Mango and Diabetes
The high amount of calories and sugar in mangoes seemingly overpower its nutritional benefits. This renders its benefits debatable, raising questions on its suitability in a diabetic diet. Overall, you can still eat mangoes but in moderation.
Many studies on diabetes and mango abound, supporting the theory that mangoes can assist the breakdown of glucose and lower insulin resistance in diabetics. In light of this, this article analyzes the benefits of eating this edible stone fruit in people with diabetes, as well as exciting ways you might want to consider when eating them.
- Protein 0.82 g
- Carbohydrate 15 g
- Fat 0.38 g
- Fiber 1.8 g
- Sugar 13.7 g
- Cholesterol 0 g
Nutritional Profile of Mangoes
Mangoes are sweet fruits packed with a healthy amount of vitamins and minerals. A cup of mangoes contains 24.8 g of carbs and 22.6 g of sugar. However, the effects of its high carb and sugar content are adequately regulated by its dietary fiber and protein content — an impressive 2.64 g and 1.35 g of fiber and protein per cup, respectively.
Furthermore, mangoes pack a low-calorie count of 99 cal per cup alongside a low glycemic index (GI) of 51. While this might benefit people looking to shed weight and control blood sugar levels, it’s important to point out that this sweet, creamy fruit enlists among the high glycemic load (GL) foods with a value of 18.9 for one medium-sized fruit. As such, it’s likely to cause blood sugar spikes, and you should only eat it in tiny portions if you have diabetes.
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Can Diabetics Eat Mango?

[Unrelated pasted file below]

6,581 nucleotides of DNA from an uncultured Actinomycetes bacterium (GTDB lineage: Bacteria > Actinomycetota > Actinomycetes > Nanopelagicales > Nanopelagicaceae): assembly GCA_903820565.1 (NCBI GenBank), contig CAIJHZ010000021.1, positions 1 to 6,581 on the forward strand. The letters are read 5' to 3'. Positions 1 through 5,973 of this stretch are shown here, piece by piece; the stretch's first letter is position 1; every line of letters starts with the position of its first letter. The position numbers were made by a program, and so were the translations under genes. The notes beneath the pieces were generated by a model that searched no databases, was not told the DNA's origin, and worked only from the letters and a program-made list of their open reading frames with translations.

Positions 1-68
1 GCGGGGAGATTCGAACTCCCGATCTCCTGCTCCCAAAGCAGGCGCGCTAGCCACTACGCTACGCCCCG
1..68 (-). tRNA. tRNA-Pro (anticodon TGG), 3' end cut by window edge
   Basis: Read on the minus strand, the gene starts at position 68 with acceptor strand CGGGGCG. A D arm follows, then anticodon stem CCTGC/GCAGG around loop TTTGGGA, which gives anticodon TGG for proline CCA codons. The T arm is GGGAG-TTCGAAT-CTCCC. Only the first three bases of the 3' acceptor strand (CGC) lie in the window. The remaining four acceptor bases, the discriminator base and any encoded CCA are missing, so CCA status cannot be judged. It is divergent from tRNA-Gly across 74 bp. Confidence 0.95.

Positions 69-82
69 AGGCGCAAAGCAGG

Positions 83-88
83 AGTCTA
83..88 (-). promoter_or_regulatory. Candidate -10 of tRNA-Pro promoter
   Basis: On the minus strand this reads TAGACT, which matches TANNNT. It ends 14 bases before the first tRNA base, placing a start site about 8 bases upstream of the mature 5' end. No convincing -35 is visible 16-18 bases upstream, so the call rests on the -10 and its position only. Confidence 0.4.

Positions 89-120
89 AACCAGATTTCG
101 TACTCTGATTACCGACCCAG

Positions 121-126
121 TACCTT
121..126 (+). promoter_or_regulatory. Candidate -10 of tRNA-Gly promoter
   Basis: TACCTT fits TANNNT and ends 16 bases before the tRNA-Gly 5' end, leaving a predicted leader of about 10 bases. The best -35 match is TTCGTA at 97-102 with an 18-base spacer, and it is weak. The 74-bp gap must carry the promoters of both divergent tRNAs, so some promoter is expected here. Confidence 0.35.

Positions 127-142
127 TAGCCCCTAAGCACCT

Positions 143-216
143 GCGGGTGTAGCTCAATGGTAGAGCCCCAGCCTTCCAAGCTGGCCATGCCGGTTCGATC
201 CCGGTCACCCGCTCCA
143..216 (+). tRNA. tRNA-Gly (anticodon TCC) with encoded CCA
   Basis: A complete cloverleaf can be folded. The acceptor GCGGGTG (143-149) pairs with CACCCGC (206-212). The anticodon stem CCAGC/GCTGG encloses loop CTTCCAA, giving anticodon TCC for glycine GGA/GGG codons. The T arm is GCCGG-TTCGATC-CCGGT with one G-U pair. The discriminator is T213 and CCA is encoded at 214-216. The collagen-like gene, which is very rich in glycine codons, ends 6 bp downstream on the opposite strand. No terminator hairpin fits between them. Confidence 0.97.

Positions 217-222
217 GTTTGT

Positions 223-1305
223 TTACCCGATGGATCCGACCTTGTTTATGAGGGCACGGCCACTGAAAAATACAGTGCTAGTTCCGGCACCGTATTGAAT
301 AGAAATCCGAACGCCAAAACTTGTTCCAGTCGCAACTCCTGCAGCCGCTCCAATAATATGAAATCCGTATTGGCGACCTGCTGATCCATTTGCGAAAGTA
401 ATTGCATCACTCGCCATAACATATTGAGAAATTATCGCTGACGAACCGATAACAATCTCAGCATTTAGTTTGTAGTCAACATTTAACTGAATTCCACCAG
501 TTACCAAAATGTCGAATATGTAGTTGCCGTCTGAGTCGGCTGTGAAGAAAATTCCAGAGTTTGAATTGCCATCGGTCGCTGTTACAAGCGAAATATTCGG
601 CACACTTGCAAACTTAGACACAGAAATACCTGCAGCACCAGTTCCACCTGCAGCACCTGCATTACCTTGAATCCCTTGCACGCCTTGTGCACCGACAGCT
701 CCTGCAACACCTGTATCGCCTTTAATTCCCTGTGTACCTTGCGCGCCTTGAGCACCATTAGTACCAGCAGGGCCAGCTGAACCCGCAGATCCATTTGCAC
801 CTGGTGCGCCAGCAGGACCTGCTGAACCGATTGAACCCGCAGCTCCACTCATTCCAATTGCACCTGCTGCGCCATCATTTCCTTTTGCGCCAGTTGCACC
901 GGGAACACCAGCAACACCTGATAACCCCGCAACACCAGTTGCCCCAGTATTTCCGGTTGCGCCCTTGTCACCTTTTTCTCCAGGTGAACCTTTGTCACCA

Mango, like every other high GL food, must be eaten in moderation due to its high sugar and carbs content and its high GL value. Nonetheless, it’s proven to possess some beneficial qualities in certain studies, as we’ll observe below.
Reduces Fasting Blood Glucose
This fantastic fruit has shown prowess in reducing diabetics’ blood glucose levels. A Nutrition and Metabolic Insights pilot study validates this theory. Namely, feeding 20 obese adults daily with 10 g of freeze-dried mangoes for 12 weeks presents considerable reductions in blood glucose levels. However, the study records no significant improvement in their body weight.
Insulin-Mimetic Effects and Antioxidant Function
Preventing blood sugar spikes is a significant challenge for people with diabetes. Thankfully, research claims the intake of mangoes may help with this. In a Journal of Functional Foods study, mango by-products yielded considerable reductions in streptozotocin-induced diabetic rats’ serum glucose levels through its insulin-mimetic effects. It also reduces serum triacylglyceride levels in these rats by decreasing intestinal lipid absorption.
Additionally, it remedies diabetic neuropathy through its renal antioxidant activity. These properties are attributed to mango’s carotenoid and polyphenol content.
Rich in Vitamin C
Mangoes are packed with a healthy amount of vitamin C with a cup of mangoes containing 67% of the total daily value. A study conducted to determine the beneficial effects of vitamin C on blood glucose, serum insulin, and serum lipids in people with type 2 diabetes presents remarkable findings.
Namely, randomly administering 500 mg or 1,000 mg of vitamin C daily to 84 type 2 diabetes patients for six weeks resulted in significantly reduced levels of triglyceride, fasting blood sugar, LDL cholesterol, serum insulin, and HbA1c (glycated hemoglobin) in those that took the higher dose.
Low Glycemic Index (GI)
According to an article from Harvard, low GI foods release glucose slowly and steadily, preventing dangerous spikes to your blood sugar levels. They also foster weight loss which is essential for people with diabetes to manage their body glucose. Since mango is a low GI food, it may offer these benefits when eaten. However, it’s essential to consume them in controlled amounts as they surprisingly have a high GL.
Safe Ways to Eat Mangoes
Although mangoes are high in carbs, it does not mean that you cannot eat them. Here are some safe recipes to ensure you benefit maximally from these stone fruits:
Overall, mango is a decent fruit with fantastic health benefits. Still, it presents specific health risks to diabetes patients, especially when eaten without discretion. As such, consult your doctor or dietitian on the optimal amount to consume.
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